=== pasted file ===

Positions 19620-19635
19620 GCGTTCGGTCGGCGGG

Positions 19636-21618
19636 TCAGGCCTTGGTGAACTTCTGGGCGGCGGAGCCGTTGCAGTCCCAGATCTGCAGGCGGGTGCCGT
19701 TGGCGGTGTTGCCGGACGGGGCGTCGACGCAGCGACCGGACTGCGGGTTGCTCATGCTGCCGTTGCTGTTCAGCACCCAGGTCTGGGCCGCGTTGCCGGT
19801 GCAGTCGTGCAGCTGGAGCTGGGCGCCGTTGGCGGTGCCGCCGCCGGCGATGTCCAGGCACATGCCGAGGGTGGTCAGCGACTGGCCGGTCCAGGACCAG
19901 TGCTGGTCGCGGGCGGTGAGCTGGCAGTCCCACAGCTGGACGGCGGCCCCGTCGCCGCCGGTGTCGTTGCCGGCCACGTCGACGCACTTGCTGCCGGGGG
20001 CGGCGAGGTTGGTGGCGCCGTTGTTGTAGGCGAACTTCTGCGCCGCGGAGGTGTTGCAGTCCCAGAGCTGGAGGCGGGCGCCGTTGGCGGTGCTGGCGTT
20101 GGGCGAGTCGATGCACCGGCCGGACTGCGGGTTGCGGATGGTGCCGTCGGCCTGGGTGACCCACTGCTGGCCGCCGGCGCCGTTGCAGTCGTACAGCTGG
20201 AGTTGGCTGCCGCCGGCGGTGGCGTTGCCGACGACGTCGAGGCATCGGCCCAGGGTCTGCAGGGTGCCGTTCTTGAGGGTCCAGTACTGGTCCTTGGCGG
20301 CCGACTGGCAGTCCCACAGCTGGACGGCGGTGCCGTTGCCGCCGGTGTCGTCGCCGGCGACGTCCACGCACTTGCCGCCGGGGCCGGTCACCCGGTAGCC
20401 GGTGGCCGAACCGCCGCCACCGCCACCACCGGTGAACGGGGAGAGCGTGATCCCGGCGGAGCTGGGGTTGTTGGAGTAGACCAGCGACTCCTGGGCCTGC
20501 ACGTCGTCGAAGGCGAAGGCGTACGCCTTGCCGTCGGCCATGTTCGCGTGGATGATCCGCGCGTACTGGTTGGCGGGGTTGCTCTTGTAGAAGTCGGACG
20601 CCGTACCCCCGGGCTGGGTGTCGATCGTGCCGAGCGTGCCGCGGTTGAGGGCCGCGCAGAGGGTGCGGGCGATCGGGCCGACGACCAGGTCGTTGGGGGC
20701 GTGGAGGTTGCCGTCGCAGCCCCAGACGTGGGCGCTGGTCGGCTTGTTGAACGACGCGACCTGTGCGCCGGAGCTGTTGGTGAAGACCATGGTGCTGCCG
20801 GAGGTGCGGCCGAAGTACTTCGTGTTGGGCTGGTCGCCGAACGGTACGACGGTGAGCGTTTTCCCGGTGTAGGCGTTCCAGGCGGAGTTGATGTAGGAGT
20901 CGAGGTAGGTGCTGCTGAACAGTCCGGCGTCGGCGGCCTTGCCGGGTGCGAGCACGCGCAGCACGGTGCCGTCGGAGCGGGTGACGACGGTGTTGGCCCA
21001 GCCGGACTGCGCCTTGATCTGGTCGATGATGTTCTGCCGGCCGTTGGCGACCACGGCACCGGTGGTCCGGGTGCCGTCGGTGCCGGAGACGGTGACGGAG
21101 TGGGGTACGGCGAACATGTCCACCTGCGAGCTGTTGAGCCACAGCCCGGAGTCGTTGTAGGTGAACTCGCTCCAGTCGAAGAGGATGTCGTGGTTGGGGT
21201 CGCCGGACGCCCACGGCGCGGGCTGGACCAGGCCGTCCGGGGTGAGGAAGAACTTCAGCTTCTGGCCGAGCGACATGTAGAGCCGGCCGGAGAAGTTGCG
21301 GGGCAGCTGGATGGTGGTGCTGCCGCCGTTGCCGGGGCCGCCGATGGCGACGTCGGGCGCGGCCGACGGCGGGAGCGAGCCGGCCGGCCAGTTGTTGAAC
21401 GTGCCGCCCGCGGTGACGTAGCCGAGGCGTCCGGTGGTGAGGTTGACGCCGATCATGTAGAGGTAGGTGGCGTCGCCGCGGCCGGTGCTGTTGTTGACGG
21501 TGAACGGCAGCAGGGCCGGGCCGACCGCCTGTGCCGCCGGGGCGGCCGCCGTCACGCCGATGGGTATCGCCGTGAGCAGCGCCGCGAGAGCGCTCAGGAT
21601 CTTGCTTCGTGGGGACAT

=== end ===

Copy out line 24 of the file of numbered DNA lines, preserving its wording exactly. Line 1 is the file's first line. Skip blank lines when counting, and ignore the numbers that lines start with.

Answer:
21601 CTTGCTTCGTGGGGACAT